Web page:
-Bugsy

You're viewing the original Hometown Invasion Tour website as it appeared when launched in 2006. Back then, a site built with tables and flash was commonplace. A few changes were made, but it appears as it did eleven years ago. A modern and responsive version is in the works.

See what I've been up to for the last ten years at www.bugsy.me

Browse: AK AL AR AZ CA CO CT DC DE FL GA HI IA ID IL IN KS KY LA MA MD ME MI MN MO MS MT NC ND NE NH NJ NM NV NY OH OK OR PA RI SC SD TN TX UT VA VT WA WI WV WY

Your town!
Daily Fruit
Q&A
About
Press
Contact

Jeep
Jeep is a registered trademark
of DaimlerChrysler

Where else to find me:
Flickr
Facebook


50 State Road Trip
View Large Map


50 States
100+ Households
375 Days
1251 Gallons of gas
29,403 Miles

Some Photos: (Over 2300!)
Rice the Squirrel
Random Photo
Photo Archive

Latest Blogs: (437 total)
Random Blog
Blog Archive
Jun 30 - Networking and More
Jun 8 - 141 Gas Stations
May 26 - Daily Fruit 2.0
May 8 - 624 Days in a Duffel Bag
Apr 30 - Bickering About Gas Prices
Apr 16 - We Are All Hokies
Mar 25 - A Small World
Feb 25 - Power to the T-Shirt
Feb 11 - Published in JPG Magazine
Feb 11 - 4 Best Bars in the United States

Daily Fruit

Life on the Ranch


Friday, Oct 13, 2006 from Hammond, Montana

I left Minot early this morning and found myself in Hammond, Montana tonight. Now Hammond is no booming metropolis. I believe the only building with regular business hours is the post office, which is probably the size of a dorm room. It took me about 460 miles to get here, it was a very long haul. As I got into Montana I went further and further into the middle of nowhere.

I’m living on the ranch. I won’t be making blog updates until I leave and am in the city again. The only other light in sight other than the house is a cell-phone tower (but not big enough to get reception here), the neighbors live a mile away, there is nothing but ranch land for miles in each direction. Here at the Phillippi Ranch there is about 6,000 acres. There are a few hundred head of cattle, some sheep, and a few horses. And of course there are cats and dogs.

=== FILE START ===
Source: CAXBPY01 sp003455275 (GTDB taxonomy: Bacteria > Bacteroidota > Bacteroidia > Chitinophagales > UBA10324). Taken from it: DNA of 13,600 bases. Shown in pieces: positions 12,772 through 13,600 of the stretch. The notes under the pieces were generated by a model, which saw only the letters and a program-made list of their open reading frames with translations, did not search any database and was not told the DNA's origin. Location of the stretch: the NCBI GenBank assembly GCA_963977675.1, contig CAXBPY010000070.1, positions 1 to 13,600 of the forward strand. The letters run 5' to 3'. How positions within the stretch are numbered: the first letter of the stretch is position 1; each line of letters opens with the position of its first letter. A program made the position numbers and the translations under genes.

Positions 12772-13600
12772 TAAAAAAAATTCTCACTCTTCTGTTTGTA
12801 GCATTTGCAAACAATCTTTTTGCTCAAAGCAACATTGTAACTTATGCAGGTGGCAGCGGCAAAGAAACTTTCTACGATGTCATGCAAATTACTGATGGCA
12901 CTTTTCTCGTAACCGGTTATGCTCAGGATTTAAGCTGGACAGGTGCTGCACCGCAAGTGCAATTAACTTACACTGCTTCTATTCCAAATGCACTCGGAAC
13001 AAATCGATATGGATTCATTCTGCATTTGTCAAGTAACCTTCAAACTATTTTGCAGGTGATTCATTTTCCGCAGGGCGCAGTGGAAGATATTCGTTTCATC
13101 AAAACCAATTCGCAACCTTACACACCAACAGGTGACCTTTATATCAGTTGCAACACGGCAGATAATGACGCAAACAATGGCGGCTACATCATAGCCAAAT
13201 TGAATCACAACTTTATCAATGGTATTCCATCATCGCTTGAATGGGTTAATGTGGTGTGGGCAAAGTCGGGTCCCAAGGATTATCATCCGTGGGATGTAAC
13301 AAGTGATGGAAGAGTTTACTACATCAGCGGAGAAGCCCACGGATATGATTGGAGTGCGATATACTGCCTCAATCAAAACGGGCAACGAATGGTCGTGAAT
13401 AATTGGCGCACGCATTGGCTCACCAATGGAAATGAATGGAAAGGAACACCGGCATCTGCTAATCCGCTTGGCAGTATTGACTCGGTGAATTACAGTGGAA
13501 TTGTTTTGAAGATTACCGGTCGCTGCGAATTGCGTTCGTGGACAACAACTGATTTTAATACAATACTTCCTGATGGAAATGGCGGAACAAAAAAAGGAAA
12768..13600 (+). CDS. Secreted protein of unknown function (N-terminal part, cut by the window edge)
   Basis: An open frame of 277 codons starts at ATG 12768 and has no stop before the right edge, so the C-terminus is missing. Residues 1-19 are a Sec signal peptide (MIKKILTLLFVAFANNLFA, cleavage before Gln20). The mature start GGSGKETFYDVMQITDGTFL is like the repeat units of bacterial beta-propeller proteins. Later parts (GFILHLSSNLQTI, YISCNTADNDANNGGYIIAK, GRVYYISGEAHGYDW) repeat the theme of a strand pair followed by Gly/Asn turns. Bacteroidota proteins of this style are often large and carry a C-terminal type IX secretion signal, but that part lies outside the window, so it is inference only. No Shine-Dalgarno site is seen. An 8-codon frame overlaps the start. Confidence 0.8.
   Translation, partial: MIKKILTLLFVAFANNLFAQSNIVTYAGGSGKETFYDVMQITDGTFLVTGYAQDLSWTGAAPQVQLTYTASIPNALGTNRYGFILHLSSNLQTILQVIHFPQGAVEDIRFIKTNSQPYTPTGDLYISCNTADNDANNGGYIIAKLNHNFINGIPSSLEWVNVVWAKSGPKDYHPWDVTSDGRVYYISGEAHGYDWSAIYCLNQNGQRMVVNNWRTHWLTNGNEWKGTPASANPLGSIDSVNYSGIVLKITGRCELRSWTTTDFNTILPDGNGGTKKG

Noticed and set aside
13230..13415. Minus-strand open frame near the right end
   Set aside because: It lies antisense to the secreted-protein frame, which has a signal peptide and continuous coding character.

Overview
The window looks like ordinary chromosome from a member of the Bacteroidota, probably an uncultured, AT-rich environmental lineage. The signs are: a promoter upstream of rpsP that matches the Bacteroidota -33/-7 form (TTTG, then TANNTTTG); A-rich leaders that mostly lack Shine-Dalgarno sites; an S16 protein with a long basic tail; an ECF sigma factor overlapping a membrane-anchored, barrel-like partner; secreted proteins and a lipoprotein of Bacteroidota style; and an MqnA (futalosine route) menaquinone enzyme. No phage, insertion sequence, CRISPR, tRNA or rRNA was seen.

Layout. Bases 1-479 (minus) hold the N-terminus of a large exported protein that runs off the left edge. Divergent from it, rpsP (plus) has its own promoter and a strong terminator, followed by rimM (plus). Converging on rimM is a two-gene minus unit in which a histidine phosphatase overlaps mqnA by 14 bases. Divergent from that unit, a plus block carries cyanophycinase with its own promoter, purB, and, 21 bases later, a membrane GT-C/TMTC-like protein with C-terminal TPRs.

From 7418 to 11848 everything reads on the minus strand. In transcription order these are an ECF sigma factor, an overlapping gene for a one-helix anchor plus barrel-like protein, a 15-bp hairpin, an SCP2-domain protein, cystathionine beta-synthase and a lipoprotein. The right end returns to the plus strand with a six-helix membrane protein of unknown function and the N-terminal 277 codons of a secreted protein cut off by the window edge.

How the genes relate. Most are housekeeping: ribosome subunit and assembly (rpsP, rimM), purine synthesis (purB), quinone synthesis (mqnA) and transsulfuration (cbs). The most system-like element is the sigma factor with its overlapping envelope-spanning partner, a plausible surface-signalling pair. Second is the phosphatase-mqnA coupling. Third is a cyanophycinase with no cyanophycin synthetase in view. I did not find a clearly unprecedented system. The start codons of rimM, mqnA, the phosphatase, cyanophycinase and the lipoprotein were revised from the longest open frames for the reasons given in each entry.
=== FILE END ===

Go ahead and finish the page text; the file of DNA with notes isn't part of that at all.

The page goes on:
From the highway (which has about one car every hundred miles it seems), the ranch is another 9 miles in on a pretty choppy dirt road. First I met Carsten, who is also 23 years old. He graduated from a small college in western Montana this spring as well and made it home a month ago to help on the ranch before he goes on to be a teacher. Later I met his parents, Lester and Reneta. I was greeted with a warm house and warm welcomes. There is something different about them I can already tell. And different in a good way! There is a calm about them. It’s something about the ranch that is relaxing and laid back. The air is as fresh as it can get. I can see more stars than I have ever seen in my life. Most of all I know this is a home. They raised three kids here. They work hard and live peacefully at home. I have to say that Lester, Reneta, and Carsten might be the easiest people to talk to that I’ve met so far. I could go on and on. This is probably the fastest I felt welcome and at home.

This evening I got a peak at the last few minutes of the sun setting. There were absolutely no buildings, lights, or anything else to obstruct the sunset. While the sun tucked under the blanket of earth I helped Lester and Carsten feed the sheep. And afterwards I got the 15-minute quickie of how a ranch works, from where the cows and sheep go, how they’re bred, daily duties, and how the land is owned and or leased.

It didn’t take long to realize and appreciate what it’s like to live on a ranch. Just imagine the feeling of running 6,000 acres of land and eating eggs, meet, and vegetables from that same land. The rewards of hard work are priceless. Most of all I feel how strong the sense of home is here on the ranch. I can’t wait to see what tomorrow has in store!

Blog Date Posted: Oct 13, 2006 | 512 words | comments 0 Comments